The idea of {Kuro5hin} is that it's a place, a community, for people to come and talk and listen to each other and be people , not products. I don't want to produce media and "package" it and ship it out to passive hordes. The world has about a million channels too much of that already. I want K5 to fulfill the promise of the internet, as a place where everyone gets a fair shot at an equal voice, and everyone gets the information they want, not what some company wants to sell you.

Most people who run news-oriented sites without carrying advertising do it because they enjoy it and are willing to finance it using proceeds from other activities. Other motivations are to demonstrate a product they make, or a service that they offer. Maybe Rusty ought to hire himself out as an Internet site architect.

Update: Looks like the Kuro5hin user community has voted with their wallets. It's nice to see that an web site community can mobilize in this fashion. We didn't appreciate the strength of the Kuro5hin community.

National Public Radio is the Latest Organization to Try to Ban Linking to Its Site

WiredNews is among the hundreds of sites that have reported that National Public Radio is asserting that it has the right to demand that other websites not link to NPR.org without permission. Everyone else in the world is trying to build traffic to their websites, but sites like NPR, Runner's World, and The Dallas Morning News are concerned about the subject matter of the web sites that link to them, and perhaps the context of the links.

WiredNews is probably OK with us linking to them. So, we'll link to them talking about NPR.

June 19, 2002

Spolsky Applies Microeconomics to OpenSource Software

On his Joel on Software web site, Joel Spolsky, a former Microsoft manager discusses the economics of OpenSource software in his recent Strategy Letter V. In this article, he tries to explain the motivation of participants in the OpenSource software market in terms of substitutes and compliments, as defined in classic microeconomics. He suggests that OpenSource enterprise software can be considered a complement to computer hardware (in some cases), or consulting services (in more cases). This is one reason why IBM is investing so heavily in OpenSource projects like Linux.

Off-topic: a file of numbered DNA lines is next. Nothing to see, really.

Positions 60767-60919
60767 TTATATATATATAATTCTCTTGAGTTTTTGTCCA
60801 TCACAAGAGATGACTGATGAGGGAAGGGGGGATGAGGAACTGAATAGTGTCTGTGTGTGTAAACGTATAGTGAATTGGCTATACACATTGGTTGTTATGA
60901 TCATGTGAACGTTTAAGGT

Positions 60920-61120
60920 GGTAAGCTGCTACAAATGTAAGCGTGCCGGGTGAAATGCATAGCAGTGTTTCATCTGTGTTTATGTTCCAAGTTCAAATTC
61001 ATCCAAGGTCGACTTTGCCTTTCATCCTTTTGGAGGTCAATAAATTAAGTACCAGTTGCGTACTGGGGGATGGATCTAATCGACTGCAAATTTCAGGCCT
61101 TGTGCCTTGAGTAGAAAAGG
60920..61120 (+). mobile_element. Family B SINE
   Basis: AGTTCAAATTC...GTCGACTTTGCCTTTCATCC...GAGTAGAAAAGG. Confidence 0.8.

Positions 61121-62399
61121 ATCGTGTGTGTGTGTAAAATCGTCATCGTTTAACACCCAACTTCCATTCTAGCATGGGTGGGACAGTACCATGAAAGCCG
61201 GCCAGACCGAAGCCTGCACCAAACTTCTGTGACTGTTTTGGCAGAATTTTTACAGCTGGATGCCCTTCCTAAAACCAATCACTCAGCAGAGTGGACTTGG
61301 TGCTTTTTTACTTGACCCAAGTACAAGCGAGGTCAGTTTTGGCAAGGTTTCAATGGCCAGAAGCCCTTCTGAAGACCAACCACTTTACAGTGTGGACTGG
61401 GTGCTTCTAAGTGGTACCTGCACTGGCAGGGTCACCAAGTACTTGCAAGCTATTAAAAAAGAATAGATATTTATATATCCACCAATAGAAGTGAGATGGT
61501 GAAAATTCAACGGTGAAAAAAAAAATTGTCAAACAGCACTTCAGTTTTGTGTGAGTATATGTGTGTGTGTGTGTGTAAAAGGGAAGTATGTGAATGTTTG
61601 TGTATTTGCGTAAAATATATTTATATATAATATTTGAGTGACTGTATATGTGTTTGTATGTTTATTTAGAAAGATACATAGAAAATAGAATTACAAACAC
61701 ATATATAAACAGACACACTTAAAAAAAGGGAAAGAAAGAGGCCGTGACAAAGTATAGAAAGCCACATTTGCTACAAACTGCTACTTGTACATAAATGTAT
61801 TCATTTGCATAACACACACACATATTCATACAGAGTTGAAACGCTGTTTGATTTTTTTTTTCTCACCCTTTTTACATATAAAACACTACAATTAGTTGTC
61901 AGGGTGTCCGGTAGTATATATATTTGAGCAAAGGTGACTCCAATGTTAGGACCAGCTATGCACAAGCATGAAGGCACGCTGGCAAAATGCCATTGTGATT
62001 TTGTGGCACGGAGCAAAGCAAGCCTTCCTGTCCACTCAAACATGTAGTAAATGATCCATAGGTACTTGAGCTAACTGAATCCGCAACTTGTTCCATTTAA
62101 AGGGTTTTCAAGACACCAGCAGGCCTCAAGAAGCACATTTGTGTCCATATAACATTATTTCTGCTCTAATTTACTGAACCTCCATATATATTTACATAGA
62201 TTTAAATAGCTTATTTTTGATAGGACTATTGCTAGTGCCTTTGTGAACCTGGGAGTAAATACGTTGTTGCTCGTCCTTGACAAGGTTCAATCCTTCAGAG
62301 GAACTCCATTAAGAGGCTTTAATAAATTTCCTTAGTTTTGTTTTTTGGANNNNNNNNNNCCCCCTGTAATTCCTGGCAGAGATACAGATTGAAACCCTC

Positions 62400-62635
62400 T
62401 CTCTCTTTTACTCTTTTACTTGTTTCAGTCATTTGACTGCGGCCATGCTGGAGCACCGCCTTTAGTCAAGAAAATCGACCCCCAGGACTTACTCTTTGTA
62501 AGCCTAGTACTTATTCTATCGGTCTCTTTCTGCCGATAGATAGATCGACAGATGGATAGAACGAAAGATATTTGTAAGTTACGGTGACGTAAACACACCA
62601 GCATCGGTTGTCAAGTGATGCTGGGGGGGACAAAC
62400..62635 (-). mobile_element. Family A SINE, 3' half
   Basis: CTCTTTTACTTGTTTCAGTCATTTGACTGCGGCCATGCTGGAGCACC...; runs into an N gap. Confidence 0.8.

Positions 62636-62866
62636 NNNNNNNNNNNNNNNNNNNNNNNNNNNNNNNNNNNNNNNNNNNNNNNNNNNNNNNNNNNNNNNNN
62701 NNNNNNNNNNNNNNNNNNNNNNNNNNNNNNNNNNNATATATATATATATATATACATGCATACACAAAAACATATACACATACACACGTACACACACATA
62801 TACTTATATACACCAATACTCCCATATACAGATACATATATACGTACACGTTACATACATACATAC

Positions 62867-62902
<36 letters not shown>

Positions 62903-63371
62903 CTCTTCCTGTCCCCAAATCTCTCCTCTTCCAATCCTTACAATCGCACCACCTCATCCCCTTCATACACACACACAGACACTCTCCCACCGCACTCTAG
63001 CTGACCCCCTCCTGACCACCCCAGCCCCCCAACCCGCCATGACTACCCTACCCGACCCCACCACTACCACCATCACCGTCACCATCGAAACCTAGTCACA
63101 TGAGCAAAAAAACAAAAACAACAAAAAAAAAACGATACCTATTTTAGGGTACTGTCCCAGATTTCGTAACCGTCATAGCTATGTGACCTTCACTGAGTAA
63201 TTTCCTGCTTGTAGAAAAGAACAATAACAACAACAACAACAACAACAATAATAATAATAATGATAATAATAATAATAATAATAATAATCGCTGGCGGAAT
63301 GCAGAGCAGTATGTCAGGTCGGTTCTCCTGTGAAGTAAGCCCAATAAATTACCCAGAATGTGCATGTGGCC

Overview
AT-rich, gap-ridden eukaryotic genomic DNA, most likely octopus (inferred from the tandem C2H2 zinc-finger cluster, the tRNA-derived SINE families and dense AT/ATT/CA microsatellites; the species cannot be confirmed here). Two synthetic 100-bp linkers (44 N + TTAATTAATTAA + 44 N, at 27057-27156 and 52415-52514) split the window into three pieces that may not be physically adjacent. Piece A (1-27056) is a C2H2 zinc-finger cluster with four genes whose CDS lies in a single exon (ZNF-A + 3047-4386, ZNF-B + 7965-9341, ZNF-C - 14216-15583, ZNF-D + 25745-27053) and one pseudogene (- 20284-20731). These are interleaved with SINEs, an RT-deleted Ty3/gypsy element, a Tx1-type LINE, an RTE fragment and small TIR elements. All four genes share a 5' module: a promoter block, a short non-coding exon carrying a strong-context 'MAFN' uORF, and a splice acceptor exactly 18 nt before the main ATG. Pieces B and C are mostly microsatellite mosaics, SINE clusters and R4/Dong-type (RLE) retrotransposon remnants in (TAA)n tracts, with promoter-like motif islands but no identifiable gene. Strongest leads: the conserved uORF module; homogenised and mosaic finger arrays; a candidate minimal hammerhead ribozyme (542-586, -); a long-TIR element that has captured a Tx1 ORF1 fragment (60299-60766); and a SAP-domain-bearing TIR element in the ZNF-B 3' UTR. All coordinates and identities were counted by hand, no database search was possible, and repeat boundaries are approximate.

The article also spells out in very simple terms what a Total Cost of Ownership calculation ought to include for OpenSource software. For example, if a new Linux kernel obsoletes a large class of hardware device drivers, that would add dramatically to the TCO. Too often, OpenSource advocates claim that such incompatibilities have no cost to the end user.

Jakob Nielsen Discussed How "Multiple-Location Web Users" Influence Design

About a month ago, Jakob Nielsen published an article on UseIt.com discussing the phenomenon of "multiple-location web users" and how their unique needs should influence the design of web sites. Among other things, sites need to recognize individuals instead of computers. This means that cookies are not a long-term solution for personalization. Sites should also preserve settings across more than one computing device.

What would you think if Amazon.com recognized that you were using their sites from two separate machines? Would that please you, or would it bother you? Interesting question....

June 18, 2002

Disney Shifting Film Animation to Linux

Martin O'Donnell pointed out that today's New York Times is reporting that Disney's film animation division is migrating its workstations to Linux. This is not a surprise because many film production businesses in Hollywood have made the switch to Linux in the last two years. What is interesting, however, is the fact that the Times chose to initially refer to the operating system as "GNU Linux". We wonder if the writers and editors fully appreciate the political connotations of doing that.

June 17, 2002

Dave Winer Reportedly to be in the Hospital for a Week

Dave Aiello wrote, "Earlier today, I learned that weblog pioneer Dave Winer is in the hospital and is expected to remain hospitalized throughout the week. Dave writes Scripting News and is the founder of Userland Software, a company that has written a number of widely-used, inexpensive content management tools."

"I want to wish Dave a full and speedy recovery. He's one of the web publishing industry's most interesting people. I have learned a lot from him in terms of how to write for the web and how to develop an audience for a small website. Hopefully, he'll be back on Scripting News soon."

Phone Functions of Treo 180 Touted by Stewart Alsop in Fortune

CTDATA.com was on a hiatus of sorts last week. During that time, Stewart Alsop published a column in Fortune that says the greatest feature of the Handspring Treo 180 is that it works so well as a plain old cellular telephone.